I've recently joined T-Mobile as Agile & Online Programme Manager, and although there is an appetite in localised areas for agile adoption, there are some more fundamental areas of change required before real progress can be quantified.
Corporate IT strategy, budget governance, resource models, enterprise architecture and software development all need to change and require long-term commitment. Shifting towards agile concepts, mindsets, methods and practices is a significant undertaking and clearly, Toyota's statement of 12 years to "lean" is not only true, but probably an understatement.
Over the last few years software developers have often proselyted the use of software patterns, and having read around Alexander's original architectural patterns, I've become a user of organisational patterns.
The core, unique benefit of pattern theory is that it is the codifying of experience. This isn't some individual's idea of how to do something; patterns are derived from actual experiences of a problem context, the solutions that were applied, and that have worked before... Many times.
I've previously blogged about Coplien's book on Organisational patterns of Agile software development, but I've been using change patterns from a book called Fearless Change.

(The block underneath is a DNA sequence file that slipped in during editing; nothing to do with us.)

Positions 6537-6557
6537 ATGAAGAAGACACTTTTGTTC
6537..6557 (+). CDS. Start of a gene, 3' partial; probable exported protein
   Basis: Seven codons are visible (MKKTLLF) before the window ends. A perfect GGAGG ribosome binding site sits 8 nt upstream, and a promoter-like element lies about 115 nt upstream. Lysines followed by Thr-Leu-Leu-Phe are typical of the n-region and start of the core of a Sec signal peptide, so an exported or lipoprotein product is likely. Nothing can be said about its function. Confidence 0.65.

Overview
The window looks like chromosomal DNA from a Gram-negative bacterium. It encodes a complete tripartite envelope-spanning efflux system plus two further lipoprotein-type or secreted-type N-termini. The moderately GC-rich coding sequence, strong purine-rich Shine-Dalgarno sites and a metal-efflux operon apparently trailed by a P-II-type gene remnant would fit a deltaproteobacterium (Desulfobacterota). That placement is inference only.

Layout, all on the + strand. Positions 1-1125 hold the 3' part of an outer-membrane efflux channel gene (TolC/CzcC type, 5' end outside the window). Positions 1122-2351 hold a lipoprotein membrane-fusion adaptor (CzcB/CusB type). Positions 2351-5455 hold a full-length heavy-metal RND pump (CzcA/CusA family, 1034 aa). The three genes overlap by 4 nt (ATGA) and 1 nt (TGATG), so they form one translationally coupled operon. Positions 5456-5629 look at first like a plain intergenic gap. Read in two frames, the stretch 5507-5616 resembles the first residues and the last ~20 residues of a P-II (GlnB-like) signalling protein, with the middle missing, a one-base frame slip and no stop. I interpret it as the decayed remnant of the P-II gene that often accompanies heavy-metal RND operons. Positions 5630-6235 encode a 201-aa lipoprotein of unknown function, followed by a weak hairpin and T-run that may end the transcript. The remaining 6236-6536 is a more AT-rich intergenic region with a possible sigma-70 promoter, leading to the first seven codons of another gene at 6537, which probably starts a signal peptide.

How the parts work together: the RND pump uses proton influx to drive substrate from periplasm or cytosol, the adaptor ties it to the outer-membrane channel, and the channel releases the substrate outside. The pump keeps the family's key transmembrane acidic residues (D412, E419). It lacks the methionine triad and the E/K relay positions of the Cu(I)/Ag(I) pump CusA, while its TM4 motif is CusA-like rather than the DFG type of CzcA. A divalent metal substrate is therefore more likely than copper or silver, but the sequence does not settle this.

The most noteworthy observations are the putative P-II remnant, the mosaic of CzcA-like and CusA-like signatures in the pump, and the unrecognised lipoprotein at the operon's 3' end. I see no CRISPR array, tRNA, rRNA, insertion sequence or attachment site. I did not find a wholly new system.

These patterns codify key lessons learnt by people who have tried to introduce innovation within corporate entities. This is not just about introducing agile, but about any innovation, and the benefit to anyone new to change management is that there are tried and tested patterns available.
Key roles identified include the maven, salesman and connector. Patterns I've used and that are bearing fruit include Evangelist, Do Food, Just Do It, Test the Waters, Small Successes, Time for Reflection, Step By Step, Plant the Seeds, E-forum and Brown Bag.
The other benefit of using this book as a tool, is that it is supportive to people in the midst of the struggle to introduce change and innovation. Others have been where you are now, and this is how they succeeded!
If you are not aware of, or using, a facet of pattern theory, you're missing a trick!